“I started work on “The Volunteer” in 2015, so it’s taken the best part of five years to complete” quantified Jack.
During this time Jack’s meticulous research was focused on every aspect of Pilecki’s life and his great escape from Auschwitz. Jack was taking his research very seriously. This included personal inspection of places, even entering dirty sewers in Warsaw, where Pilecki was hiding during his escape, as well as digging out intimate details on his family.
Some of the research work was done by helping hands of few Polish researchers however Jack had to make many visits to Poland to gather, personally inspect and qualify the materials.
Jack qualifies these efforts in more details.
It took “..well over a dozen research trips, and I had two amazing researchers’ stations in Oświęcim for two years, and a third researcher in Warsaw. They were working in the archives and contacting witnesses and their families we would then interview extensively”.
Anyone who even once visited concentration camps like Majdanek, Sobibor or Oświęcim (Auschwitz is the German name for Oświęcim) can only understand the unspeakable horror and humane depravity associated with these places. I was curious what impressions Auschwitz left on Jack, when he visited all the places where Pilecki stayed in the camp.
“I have been to Auschwitz over a dozen times during research. It never fails to move me profoundly” Jack responds.
So what remarkable or revelatory is in the Pilecki’s story? What are the lessons that stem from Pilecki’s actions, a message to humanity?
“Through his act of volunteering, Pilecki set himself on a trajectory that was different to every other person sent to the camp. He was there by choice. Why is that act of choosing important? Because he reminds us that empathizing with the suffering of those beyond our immediate family and friends is also a choice. As the fate of his reports show, it’s not the instinctive response of many people to seek to come to the rescue of others, especially if they themselves are in danger or facing hardship. I feel that Pilecki asks us, no matter how gruesome the subject, no matter how difficult our own circumstance, that we never stop trying to understand the plight of others”.
I felt I got my answer to why is this book so important. Pilecki has made a statement about humanity that can remind us that even in the conditions of Auschwitz we, as humans, have the capacity for courage and nobility and love that is always in human soul, even in terrible times such as The Volunteer had to live through.
One thing I forgot to ask Jack in my interview was what happened with Pilecki after the war?
Anyone would think that a man of such quality, patriotism, high moral standards and courage like Witold Pilecki would be adequately recognised and honoured after his heroic acts and will become a statesman for Poland and the World.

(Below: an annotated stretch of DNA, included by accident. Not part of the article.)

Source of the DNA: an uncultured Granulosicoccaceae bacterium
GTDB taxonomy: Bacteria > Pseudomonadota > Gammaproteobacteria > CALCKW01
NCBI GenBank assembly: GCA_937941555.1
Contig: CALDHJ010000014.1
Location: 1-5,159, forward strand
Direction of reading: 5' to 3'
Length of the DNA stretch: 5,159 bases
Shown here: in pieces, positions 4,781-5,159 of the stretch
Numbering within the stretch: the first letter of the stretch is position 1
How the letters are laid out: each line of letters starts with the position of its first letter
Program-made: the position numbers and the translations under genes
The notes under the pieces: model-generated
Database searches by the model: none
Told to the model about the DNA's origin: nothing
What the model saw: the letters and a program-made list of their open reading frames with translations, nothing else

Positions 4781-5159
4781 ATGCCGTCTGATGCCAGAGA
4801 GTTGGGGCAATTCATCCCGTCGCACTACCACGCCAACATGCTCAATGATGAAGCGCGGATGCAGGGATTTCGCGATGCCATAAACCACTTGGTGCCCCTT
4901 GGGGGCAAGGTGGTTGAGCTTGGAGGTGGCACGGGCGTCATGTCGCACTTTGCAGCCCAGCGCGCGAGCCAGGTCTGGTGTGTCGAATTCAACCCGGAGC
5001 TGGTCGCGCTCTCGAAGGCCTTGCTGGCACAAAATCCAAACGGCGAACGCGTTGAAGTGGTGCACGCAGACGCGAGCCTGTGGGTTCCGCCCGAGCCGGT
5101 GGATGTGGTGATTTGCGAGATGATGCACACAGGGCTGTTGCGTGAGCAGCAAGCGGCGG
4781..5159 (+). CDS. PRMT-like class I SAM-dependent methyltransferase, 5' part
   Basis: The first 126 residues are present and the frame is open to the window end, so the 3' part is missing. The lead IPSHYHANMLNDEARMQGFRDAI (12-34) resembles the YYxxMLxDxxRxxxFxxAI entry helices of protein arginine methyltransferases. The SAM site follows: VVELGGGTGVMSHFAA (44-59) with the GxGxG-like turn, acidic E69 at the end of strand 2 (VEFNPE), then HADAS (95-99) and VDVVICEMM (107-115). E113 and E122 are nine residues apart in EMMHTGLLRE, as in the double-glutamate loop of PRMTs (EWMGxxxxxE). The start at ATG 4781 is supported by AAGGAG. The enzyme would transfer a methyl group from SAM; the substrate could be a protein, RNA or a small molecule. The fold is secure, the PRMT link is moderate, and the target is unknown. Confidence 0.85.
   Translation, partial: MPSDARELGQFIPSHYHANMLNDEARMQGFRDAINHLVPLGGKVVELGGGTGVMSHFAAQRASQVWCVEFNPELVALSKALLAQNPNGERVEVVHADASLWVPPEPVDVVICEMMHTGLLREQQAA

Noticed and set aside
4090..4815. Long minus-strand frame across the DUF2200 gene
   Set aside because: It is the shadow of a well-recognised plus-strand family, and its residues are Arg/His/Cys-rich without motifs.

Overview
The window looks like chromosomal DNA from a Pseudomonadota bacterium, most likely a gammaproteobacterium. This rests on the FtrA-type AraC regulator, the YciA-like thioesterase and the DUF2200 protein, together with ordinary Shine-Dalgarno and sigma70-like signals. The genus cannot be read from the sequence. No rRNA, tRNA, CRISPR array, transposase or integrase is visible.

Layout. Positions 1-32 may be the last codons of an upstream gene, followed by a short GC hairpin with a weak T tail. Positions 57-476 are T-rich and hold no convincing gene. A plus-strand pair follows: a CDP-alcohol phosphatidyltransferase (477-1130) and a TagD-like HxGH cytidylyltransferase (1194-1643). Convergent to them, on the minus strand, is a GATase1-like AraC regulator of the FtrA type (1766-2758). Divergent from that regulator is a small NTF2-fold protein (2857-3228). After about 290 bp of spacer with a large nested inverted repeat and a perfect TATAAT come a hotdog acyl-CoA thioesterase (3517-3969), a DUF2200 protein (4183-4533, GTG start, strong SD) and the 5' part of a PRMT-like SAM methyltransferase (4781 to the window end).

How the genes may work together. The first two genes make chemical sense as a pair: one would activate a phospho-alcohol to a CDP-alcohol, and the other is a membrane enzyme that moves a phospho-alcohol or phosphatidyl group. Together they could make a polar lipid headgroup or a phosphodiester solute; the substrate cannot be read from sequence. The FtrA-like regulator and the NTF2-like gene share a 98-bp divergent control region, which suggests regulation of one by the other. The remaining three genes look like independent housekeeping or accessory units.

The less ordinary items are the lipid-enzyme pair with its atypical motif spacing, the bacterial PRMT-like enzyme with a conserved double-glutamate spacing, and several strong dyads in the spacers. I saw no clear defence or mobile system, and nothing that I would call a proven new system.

The reality however was strikingly different.
After the War, Pilecki was pronounced the “Enemy of the People”, his patriotism was considered a threat to the new order and Soviet standards forced on Poland and he was sentenced to death by the puppet government installed by Soviets in Poland.
Pilecki was tried in a stalinist “show trial” by the communist judges, and the verdict reached was guilty with capital punishment – by hanging, which was promptly executed by the Soviet run Bezpieka (Security Agency) in the notorious communist Mokotow prison, in Warsaw, not a million miles away from where Pilecki lived in Warsaw.
British historian Michael Foot considered Pilecki one of the six bravest people in the world fighting during the Nazi occupation. He voluntarily went to the Auschwitz camp to set up an underground organisation there and try to rescue prisoners. His “Witold Report” was the first testimony documenting Nazi crimes in Oświęcim. May 25 will be the 72th anniversary of the execution of him by the will of the communist authorities.
“Oświęcim was a joke”, he said before his death after what he had passed from the hands of the security service.
On his last day, the prisoners first heard the characteristic click of ironed shoes. Then the slam of the heavy, metal door that opened, from behind which a bruised, barely standing, tall man stepped out into the corridor.
On the wall of the cell from which he was dragged out, there was an inscription scratched by him: “I tried to live so that in the hour of death I would be able to enjoy rather than fear”.
Text: Iwona Golinska
Pictures: Iwona Golinska and British Poles